If you're long-time readers of my blog, you might remember that some time ago, I wrote these bragging posts about things I got from my Wonderful Crafty Grandma TN (taboo name).
I realised there were many things I have not shown you yet. Some of them because I have not taken pictures of them yet, some - like these spiral bones - just because I forgot I have not written about them yet.
So here: spiral bones, apparently taken out from some sort of garment - guessing by their lengths, it was probably some sort of Edwardian bust enhancer. Because that's about the time grandma estimated their age at.
They're kinda aged, but not rusty at all. I may be able to use them again.
And here's a buckle - probably mother-of-pearl? Or is there a way to fake that? Not that I care that much either way. Again, taken from a garment it originally was sewn to.
I'm not sure why, but this very much puts me in mind of a 1940s evening cape or dress with a slit neckline. It'll probably be the dress - I have no use for an evening cape! But it will have to be wool crepe. That's just the way it is in my mind. Getting quality wool fabric in the colour I have in mind won't be fun... so it will take time.
I'll show you more of my little treasures later. With an intermission post explaining the difference between crochet and bobbin lace. You'd think it's obvious. By the number of bobbin lace I've seen described as crochet online, I guess it's not. Thus, a post on the subject.
("Nad Tichým oceánem", illustration by Václav Junek)
Also, somewhere in the meantime I'll probably post some things to go with the blog event at Brambelwood fashion. Today, we were supposed to write a research post on a 1930s subject. I could not really come up with anything worth the name "research", though.
So here's my tidbit, which is not quite historical, rather literary... but hey, it's from 1930s. And there is history, as you will see.
You see, this week I re-read two books (published in one in my 1976 copy) by Czech writer František Flos, who wrote adventurous books for children and is considered one of the first to write such in Czech. They're not just adventurous books, though - these particular ones, Albatros (1935) and Nad Tichým oceánem ("Above Pacific Ocean", 1938), include lots of geographical and biological and cultural info. So, in a way, the books are a product of their age - and their writer's job, because Flos was a teacher - being educational, not just for fun.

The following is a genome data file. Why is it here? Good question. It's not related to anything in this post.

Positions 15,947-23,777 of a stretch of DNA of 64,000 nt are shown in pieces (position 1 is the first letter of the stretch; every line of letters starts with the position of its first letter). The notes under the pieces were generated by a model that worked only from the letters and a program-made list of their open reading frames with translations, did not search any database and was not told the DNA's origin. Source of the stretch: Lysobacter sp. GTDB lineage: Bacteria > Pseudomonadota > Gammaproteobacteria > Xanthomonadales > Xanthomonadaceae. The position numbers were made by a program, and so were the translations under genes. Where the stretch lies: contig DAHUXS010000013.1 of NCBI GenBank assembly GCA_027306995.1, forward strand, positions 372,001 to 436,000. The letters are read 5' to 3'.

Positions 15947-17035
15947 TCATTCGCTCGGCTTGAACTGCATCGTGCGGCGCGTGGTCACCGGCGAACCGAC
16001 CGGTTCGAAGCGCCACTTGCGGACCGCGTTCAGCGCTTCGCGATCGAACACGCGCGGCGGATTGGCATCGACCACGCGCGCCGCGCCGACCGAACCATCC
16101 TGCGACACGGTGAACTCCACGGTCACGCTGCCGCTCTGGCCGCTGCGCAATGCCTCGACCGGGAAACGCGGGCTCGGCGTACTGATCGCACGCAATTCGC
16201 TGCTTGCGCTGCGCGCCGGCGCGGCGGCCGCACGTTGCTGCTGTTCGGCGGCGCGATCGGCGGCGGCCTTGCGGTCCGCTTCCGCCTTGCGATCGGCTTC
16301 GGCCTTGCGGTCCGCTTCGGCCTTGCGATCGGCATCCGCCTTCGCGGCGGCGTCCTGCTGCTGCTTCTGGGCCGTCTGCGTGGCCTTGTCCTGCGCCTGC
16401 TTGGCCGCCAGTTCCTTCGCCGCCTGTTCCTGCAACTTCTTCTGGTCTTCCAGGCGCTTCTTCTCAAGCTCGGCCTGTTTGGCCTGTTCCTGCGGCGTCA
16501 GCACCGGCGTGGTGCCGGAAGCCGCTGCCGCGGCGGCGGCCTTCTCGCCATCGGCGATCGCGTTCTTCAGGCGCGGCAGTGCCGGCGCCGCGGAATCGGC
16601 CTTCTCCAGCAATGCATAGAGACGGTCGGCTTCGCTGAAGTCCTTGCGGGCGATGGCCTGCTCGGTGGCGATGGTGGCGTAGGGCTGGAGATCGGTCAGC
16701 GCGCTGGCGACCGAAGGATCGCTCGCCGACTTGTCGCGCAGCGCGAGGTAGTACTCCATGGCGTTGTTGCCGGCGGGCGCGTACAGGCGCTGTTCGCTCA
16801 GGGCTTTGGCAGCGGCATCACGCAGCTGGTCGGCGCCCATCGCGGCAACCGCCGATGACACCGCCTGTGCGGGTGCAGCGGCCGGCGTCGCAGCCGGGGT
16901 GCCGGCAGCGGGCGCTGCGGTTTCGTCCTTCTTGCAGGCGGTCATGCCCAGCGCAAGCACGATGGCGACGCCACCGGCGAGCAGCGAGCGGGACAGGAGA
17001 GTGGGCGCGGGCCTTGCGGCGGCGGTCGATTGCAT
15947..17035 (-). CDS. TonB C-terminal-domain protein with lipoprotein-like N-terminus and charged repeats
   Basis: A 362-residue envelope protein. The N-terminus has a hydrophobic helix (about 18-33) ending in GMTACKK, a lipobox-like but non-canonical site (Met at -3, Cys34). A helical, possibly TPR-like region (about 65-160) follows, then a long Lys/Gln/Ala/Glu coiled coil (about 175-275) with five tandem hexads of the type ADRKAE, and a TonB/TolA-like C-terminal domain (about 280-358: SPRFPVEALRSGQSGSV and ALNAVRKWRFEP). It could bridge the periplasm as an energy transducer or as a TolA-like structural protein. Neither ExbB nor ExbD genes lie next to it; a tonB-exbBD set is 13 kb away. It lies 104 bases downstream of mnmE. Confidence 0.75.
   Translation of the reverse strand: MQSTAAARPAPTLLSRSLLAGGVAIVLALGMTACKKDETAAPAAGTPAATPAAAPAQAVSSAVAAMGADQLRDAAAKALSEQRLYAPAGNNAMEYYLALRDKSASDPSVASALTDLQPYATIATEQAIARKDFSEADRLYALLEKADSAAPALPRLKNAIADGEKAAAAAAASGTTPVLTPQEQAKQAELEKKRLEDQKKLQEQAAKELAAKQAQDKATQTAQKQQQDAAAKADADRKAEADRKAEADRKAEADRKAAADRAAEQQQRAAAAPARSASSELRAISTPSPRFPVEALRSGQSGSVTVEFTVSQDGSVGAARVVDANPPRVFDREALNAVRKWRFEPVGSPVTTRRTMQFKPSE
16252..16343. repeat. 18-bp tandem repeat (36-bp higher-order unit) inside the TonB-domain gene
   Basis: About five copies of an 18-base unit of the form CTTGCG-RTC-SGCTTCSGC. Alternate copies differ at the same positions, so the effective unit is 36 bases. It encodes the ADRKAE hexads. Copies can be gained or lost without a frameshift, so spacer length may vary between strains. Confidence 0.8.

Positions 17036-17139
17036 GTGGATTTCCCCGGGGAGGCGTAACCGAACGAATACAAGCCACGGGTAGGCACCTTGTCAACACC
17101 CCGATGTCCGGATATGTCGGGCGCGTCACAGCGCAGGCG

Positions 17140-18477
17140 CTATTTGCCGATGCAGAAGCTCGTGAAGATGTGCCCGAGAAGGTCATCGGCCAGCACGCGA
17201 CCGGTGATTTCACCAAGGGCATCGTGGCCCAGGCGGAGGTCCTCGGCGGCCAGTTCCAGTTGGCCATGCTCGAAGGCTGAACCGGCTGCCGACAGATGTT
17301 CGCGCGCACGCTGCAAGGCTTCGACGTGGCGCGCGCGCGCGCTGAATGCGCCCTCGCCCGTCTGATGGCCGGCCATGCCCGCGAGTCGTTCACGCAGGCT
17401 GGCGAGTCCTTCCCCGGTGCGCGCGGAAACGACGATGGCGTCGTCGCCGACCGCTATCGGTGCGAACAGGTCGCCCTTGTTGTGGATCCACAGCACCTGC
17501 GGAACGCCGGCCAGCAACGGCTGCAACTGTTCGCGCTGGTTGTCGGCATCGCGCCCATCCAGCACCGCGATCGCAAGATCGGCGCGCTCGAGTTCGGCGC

But I know I did not mind when I was younger - I actually loved it, because it's not as winded as it sometimes gets in older books, and you almost get a feeling of really being there, as in a documentary. All the while Flos never visited the places he wrote about! Also, there is the historical background as well - a bit of it - you learn which Pacific islands belonged to which colonial country, and the growing tension between Japan on one side and Britain and USA on the other is hinted at. Flos proved to be a bit of a prophet there, suggesting that Japan would surprise Britain and the USA in the Pacific ocean... It's the sort of thing you only realise as an adult, and only if you know when the book was originally published.
(And it goes to show what C. S. Lewis wrote, that, really, the only children's books worth reading are those you enjoy as an adult as well. These are definitely such books.)
Ashley is also hosting a giveaway of modest swimwear. Isn't it wonderful that there's a company selling that? I always feel self-conscious in my swimwear. :P My sister partly solved that by wearing a choli. But a swimdress? What a nice idea!
Oh, good for Ashley - it's certainly very chic looking!ReplyDelete
As for your buckle - it's wonderful!!
I am very envious of that buckle! So pretty.ReplyDelete
That buckle is, somehow, just the way it was always meant to be, if that makes sense. That sort of unassuming beauty; I love that. Perhaps that's why it puts me in mind of 1940s. (It still surprises me a little to see you love it too - unassuming beauty.)ReplyDelete
Grandma has many great little things stashed away - and I had had no idea until she started looking for that tailor's awl (which, by the way, is one of the most beautiful things I've ever seen itself, this the beauty of perfect practicality).